Children, the elderly, or people with special needs should be well away from the threat.
The safest option is to leave early.
Attend a FireReady Victoria community meeting in your local area. Check
or call the Victorian Bushfire Information Line (VBIL) on 1800 240 667 for meeting dates
and locations.

If you – or someone you care for – will need help to prepare and leave early when there is high
fire risk, get a Red Cross Bushfire: Preparing to leave early guide at or
request a copy by phoning the Victorian Bushfire Information Line on 1800 240 667.



     Preparing your property – vegetation management
            Managing the vegetation on your property will reduce a bushfire’s intensity. You will reduce
            the amount of direct flame contact and radiant heat on your house.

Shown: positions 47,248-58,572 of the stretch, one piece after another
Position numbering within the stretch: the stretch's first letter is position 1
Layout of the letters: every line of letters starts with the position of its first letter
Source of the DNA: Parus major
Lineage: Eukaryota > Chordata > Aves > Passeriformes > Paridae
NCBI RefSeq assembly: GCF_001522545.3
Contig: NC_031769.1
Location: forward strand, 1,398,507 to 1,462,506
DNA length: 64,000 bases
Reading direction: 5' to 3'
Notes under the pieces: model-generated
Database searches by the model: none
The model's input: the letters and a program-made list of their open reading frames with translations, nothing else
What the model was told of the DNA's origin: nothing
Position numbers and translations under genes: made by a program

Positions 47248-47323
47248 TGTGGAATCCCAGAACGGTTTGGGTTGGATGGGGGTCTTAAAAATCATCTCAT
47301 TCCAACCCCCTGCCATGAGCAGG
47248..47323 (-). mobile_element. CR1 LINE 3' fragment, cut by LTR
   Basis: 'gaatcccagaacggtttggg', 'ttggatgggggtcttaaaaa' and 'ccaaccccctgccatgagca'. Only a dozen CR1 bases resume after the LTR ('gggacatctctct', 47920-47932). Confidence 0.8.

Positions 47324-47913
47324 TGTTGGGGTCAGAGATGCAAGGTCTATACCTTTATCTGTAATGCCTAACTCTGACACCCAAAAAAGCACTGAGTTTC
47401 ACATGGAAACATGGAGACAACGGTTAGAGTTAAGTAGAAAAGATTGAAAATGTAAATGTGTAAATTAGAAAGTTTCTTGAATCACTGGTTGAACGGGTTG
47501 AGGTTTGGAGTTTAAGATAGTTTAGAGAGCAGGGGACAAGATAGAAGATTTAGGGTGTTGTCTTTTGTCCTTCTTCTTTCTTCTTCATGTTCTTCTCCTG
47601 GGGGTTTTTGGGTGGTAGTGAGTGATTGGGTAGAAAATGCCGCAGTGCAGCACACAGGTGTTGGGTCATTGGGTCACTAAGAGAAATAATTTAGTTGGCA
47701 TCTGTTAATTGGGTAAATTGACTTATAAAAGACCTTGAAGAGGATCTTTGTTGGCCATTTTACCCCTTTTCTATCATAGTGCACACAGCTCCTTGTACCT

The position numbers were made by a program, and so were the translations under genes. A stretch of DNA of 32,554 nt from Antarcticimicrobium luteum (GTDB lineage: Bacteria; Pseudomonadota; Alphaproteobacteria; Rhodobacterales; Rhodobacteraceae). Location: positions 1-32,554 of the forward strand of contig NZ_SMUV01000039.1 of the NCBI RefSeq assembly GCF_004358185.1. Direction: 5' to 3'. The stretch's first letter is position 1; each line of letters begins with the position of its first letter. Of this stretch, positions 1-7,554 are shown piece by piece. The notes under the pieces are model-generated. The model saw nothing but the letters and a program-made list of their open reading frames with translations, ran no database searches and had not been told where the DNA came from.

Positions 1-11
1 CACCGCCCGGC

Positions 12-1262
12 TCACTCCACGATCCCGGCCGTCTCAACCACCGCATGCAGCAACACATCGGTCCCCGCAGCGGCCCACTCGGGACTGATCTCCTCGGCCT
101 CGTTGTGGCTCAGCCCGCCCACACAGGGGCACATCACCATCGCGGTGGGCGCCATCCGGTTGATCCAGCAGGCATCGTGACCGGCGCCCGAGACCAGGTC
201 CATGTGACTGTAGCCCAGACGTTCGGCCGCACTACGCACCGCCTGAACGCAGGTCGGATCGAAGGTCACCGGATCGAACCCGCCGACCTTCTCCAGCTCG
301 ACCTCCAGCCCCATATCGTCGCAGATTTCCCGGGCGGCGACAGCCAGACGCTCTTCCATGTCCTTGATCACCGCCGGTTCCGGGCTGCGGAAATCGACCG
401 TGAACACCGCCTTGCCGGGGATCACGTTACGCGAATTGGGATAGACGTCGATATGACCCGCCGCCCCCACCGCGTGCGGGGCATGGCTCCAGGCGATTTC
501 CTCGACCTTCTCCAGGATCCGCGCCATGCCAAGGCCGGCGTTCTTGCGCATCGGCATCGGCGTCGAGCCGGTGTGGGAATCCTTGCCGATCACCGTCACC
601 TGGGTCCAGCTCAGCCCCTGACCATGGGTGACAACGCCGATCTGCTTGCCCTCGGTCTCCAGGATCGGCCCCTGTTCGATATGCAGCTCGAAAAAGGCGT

Before you decide to develop a Stay and Defend Bushfire Survival Plan it is recommended that
            you book a free bushfire risk assessment of your home and property. Visit
            or call 1800 240 667.
            It is also a good idea to form or join a local Community Fireguard Group. Stay and Defend
            workshops may be offered by CFA in your area. Enquire through your CFA Regional Office.
     Managing the vegetation includes:
            Clearing fine fuels from around your home (fine fuels are those that are the same thickness
            or less than a pencil, such as grass, bark and leaves)
            Keeping grass areas well trimmed and watered. Grass should be no more than
            10 centimetres high
            Raking up and reducing leaf litter (dead leaves). Leaf litter must be no more than
            one centimetre high
            Removing or trimming shrubs. There should be no shrubs over one metre next
            to or below windows
            Trimming tree branches overhanging your house.
            What else will you do?

            Who will do this?

Preparing your property – house maintenance

       This includes things such as:
       Clearing gutters of leaves and rubbish
       Ensuring underfloor areas are enclosed or screened